This humorous take on biomimicry was originally written and published by Grist on September 15, 2016.
Sustainable designers are like do-gooder secret agents. Infiltrating fields as varied as architecture, fashion, product design, healthcare, and transportation, sustainable designers dream up creations that are good news for humankind and the environment.
They “maximize the quality of the built environment, while minimizing or eliminating the negative impact to the natural environment,” elaborates Jason F. McLennan, architect and author of The Philosophy of Sustainable Design.
To that end, designers consider the entire lifecycle of a product – for example, the humble T-shirt. They think about the people who pick the cotton it’s made of. How it’s manufactured. How long before embarrassing armpit seams start to tear. How it degrades (or, ideally, biodegrades) after we dispose of it.
By creating durable, well-made products, sustainable designers are weaning us off cheap and disposable ones. They’re chipping away at the monolithic billion-dollar-block of consumerism. They’re literally helping to save the world.
The best part of it all? They’re so ninja-like about it that most of the time, we don’t even notice. (Though we draw the line at invisible earphone cords.) To demonstrate our appreciation, here’s a shout-out list of five crazy-good tweaks that designers have made to make our lives that much better.
Architecture: It’s getting (pleasantly) hot in here
Ah, winter. The season where aggressive indoor heating strips our bodies of moisture, leaving lips, foot soles, and spirits rather cracked. Well, there’s an alternative, more energy-efficient solution, according to architecture firm Payette: thermal corridors.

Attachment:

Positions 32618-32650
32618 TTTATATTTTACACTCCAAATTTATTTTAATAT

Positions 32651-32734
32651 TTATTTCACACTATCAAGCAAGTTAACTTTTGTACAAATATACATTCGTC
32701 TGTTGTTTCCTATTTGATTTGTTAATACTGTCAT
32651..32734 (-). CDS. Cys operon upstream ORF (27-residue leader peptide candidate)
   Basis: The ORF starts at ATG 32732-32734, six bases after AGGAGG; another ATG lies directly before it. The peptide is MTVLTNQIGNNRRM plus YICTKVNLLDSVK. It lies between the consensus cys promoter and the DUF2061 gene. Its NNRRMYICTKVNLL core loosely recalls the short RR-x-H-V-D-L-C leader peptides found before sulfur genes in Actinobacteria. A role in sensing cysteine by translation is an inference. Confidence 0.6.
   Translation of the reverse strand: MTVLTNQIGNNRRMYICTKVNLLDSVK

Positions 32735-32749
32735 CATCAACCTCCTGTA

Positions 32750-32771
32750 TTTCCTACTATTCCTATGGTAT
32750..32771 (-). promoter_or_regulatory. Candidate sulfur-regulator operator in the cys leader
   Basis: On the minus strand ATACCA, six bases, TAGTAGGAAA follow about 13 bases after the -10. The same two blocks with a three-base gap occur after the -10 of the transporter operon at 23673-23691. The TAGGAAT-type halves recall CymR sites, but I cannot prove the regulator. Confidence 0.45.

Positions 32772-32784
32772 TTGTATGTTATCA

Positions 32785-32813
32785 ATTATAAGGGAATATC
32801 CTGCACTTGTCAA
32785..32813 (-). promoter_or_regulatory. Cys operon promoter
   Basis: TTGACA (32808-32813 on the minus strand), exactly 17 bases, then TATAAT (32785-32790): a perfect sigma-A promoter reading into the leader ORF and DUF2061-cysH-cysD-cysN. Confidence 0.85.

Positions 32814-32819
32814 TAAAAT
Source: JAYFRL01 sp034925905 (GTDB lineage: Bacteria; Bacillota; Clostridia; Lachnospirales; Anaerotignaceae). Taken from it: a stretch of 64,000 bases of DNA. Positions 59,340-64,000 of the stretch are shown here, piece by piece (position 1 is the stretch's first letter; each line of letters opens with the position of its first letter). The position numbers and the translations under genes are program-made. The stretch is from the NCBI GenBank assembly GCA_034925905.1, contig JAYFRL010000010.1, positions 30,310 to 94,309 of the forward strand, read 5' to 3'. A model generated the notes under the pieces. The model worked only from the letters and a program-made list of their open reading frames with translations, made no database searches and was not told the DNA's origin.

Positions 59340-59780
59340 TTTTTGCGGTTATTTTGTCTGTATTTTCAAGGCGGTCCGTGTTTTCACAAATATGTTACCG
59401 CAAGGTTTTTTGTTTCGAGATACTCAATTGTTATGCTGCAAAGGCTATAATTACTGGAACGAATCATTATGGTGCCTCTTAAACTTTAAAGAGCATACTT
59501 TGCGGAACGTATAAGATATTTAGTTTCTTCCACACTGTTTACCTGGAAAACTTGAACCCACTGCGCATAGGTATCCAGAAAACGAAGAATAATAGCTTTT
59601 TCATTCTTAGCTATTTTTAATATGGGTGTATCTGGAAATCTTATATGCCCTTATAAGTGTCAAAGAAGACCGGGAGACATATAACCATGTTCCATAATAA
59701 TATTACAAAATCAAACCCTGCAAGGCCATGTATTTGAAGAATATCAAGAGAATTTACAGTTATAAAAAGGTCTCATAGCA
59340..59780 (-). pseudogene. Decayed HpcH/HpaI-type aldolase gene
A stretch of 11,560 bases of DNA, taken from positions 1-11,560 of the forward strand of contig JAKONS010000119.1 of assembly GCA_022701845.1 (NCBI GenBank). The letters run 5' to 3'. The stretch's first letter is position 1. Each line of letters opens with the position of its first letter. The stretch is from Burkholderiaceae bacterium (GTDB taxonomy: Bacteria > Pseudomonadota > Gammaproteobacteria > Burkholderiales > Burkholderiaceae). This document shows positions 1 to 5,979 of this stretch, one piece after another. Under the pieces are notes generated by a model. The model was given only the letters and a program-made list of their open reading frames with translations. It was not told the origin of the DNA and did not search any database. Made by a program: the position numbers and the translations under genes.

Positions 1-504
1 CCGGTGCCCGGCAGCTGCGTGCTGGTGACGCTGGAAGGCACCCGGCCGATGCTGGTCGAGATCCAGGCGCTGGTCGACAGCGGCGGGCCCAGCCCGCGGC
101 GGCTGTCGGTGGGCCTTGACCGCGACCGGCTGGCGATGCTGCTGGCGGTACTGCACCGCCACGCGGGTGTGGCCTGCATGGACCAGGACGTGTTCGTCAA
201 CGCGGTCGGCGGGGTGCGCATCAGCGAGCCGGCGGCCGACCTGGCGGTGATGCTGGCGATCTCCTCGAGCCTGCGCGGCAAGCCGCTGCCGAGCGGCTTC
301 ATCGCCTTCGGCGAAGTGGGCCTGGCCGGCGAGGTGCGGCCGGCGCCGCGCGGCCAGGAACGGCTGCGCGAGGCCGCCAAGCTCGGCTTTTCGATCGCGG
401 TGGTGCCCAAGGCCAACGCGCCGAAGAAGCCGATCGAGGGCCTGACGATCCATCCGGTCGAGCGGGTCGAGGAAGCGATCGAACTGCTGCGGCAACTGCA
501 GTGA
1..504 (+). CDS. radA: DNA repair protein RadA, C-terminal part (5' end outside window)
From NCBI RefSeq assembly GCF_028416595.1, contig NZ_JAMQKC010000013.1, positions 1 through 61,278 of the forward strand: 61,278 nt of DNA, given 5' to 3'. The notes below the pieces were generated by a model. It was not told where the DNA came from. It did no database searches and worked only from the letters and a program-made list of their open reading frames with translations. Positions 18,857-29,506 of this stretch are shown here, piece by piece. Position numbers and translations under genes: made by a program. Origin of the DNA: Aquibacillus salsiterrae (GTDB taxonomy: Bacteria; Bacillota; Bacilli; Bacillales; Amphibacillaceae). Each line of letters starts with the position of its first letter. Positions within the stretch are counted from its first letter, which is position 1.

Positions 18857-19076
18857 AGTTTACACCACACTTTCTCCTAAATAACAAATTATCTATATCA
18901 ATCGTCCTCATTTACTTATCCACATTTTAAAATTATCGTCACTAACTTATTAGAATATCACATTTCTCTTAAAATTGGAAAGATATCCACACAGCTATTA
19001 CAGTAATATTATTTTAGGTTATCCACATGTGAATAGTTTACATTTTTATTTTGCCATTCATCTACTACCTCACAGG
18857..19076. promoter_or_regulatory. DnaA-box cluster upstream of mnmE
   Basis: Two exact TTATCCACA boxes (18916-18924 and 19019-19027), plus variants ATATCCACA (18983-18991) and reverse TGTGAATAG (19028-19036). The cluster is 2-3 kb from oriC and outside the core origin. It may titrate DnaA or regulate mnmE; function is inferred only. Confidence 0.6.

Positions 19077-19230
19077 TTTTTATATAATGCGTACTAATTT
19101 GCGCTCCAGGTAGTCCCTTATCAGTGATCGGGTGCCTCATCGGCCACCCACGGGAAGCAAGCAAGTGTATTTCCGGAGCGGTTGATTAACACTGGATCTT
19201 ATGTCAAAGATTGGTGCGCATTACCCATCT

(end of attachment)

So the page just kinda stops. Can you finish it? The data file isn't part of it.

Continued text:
Wide passageways, located all along the perimeter of a building, can act as natural buffers between the icy elements outside and the occupied rooms within. Translation: fewer heaters needed, and fewer bleeding lips. Since all we do in corridors is hurry through them anyway, fluctuating temperatures in these “transient spaces” aren’t too big of a deal. In the summer, the corridors allow daylight and naturally ventilated air to stream deeper into the building, while protecting rooms from the sun’s heat.
Several buildings, such as the award-winning Biosciences Research Building in Galway, Ireland, are already fitted with this design. The result: The center uses radiant heating less than 10 percent of the year, and about halves its use of mechanical ventilation. That this all takes place in cold, gloomy, whiskey-fired Ireland is pretty impressive.
Fashion: Making high-fashion out of trash
We’ve all seen those competitions where designers fashion elaborate costumes out of waste: garbage bag pants, soda can skirts, caution tape dresses. But how many of us are actually swanning down Main Street in a shirt made of used tissues?
The golden rule for sustainable fashion: No matter how ethically made, a garment still has to look good. Auria London’s bikinis are glamorous, flattering, and wouldn’t look out of place in the Hamptons in August. But they’re all made out of discarded fishing nets from impoverished villages in the Philippines.